August 4, 2010 at 8:19 am
There are several things you’ll need when assembling IKEA furniture.
A big cup of coffee (or your caffeinated beverage of choice).
Tools! I purchased this toolkit at Target after I moved into my own apartment, and it’s the best twenty-something bucks I’ve spent in a long time.
An Allen wrench, thoughtfully provided by IKEA. The Allen wrench manufacturers of the world must highly covet the IKEA account.
Patience. I have no visual representation of patience for you. A good understanding of spatial dimensions doesn’t hurt either.
IKEA furniture typically comes flat-packed in large cardboard boxes, which you can rip open to view the large Swedish puzzle pieces, a bag of screws, bolts, nuts, and a diagram illustrating how to put the item together. There is no text on the instruction book, probably so IKEA can use the same booklets internationally without translating everything. I was putting together the Expedit bookcase and workstation in black/brown.
I was able to understand the little cartoon character’s instructions fairly well, but I ran into problems connecting the wood panels with the wooden pegs. I would push and push and push and there would still be a half inch gap between the horizontal and vertical panels. For problems like this, I highly recommend a rubber mallet…and not a hammer cushioned with a sheet of cardboard in between it and the wood. (Let’s just say one side of this bookcase is facing the wall for a reason.) Ehem, once I got back from the hardware store with my rubber mallet, I was able to get the bookcase the rest of the way together.
As you can see, Java Bean supervised construction. I denied his requests for a trailer and a hard hat. Overall, it wasn’t that hard to put together, but the
desk set, sorry, WORKSTATION, didn’t have any moving parts or hinges to mess up my game. It DID take a long time, from breakfast to lunch, including the time I ran out to the hardware store. I was also hot and sweaty and ready for a shower by the end, which I believe qualified IKEA furniture assembly as my workout for that day.
However, I must point out one thing:
This picture is a lie! First, I did not need two people to assemble this bookcase. Ok, I probably should have waited for Big Brother to get home from work to assist me with flipping the bookcase upright from the floor. I was terribly impatient though, so I did it myself, even though mid-way through the flip I started thinking, “If this thing falls on me, I hope my cell phone is in reach so I can Twitter for help.” Oddly enough, I think I really would have Twittered for help if the bookcase fell on me. (I Twittered in late to work once. My boss was not amused.) The picture is also a lie because the characters have smiles on their faces. Readers in my previous entry about IKEA let me know that you should never assemble IKEA furniture with someone you love, unless you’re trying to break up with them. Danielle joked that they should include divorce paperwork in the box.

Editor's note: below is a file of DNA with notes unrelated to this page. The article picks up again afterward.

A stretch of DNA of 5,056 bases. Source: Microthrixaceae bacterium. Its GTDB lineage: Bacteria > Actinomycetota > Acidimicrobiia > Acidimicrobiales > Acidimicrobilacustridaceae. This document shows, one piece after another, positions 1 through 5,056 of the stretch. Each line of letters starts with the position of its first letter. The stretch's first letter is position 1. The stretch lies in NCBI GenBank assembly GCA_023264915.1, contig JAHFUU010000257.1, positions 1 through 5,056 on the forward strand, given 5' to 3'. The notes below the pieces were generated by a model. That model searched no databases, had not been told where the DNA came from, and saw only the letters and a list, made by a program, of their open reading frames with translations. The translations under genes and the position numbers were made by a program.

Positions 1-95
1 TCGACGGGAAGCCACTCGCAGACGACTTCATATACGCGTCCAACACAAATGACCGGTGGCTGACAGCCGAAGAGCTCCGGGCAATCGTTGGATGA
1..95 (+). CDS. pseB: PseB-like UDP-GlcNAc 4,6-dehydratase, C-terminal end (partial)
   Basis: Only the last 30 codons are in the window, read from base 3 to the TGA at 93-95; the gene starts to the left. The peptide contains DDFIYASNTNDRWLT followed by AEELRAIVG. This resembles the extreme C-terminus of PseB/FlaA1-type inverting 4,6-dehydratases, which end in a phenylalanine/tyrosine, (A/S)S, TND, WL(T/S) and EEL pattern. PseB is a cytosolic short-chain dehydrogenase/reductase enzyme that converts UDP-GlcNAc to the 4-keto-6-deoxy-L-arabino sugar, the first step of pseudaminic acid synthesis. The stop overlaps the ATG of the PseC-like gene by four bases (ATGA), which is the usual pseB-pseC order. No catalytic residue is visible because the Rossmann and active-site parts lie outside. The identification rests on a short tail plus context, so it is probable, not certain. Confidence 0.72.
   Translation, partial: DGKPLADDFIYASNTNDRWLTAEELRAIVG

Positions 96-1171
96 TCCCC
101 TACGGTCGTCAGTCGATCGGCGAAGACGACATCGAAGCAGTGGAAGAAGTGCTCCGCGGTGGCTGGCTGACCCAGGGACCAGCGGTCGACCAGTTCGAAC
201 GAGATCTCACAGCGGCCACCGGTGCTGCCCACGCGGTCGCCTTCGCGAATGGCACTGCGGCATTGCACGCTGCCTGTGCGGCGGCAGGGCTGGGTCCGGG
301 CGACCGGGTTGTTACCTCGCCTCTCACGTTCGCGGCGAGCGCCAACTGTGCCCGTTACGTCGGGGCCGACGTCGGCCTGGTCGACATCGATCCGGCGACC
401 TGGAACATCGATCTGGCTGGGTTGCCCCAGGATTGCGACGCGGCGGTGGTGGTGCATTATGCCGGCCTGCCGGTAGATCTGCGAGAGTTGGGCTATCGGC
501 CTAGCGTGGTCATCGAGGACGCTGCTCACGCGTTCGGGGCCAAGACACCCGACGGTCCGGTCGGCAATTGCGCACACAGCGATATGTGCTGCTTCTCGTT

By mid-afternoon I had a new workstation and lots of corrugated cardboard I had to recycle in the proper bin. Otherwise, I fear the Chapel Hill police would have broken down my door and arrested me for recycling felonies. (Or just fined me, same difference.) People are really serious about their recycling around here.
That afternoon I filled the shelves with all my belongings and hooked up my computer. Then, later that night, when I was literally lying awake in bed, I realized I had forgotten to insert two screws at the bottom left corner of the book case. I have no idea why this realization came to me at that moment, but it did, and the next day I took a look and saw that the bottom left corner was indeed a bit lopsided.
When faced with the choice of leaving it be or unhooking my computer, removing everything from the bookshelves, removing the desk, and flipping the bookshelf back on its side to fix it…guess what I chose? That’s right, if you see me Twitter that I’m stuck under a bookcase, I might not be lying. Think happy thoughts involving weight-bearing planks, will you?
Just one question left: When will my office stop smelling like plywood?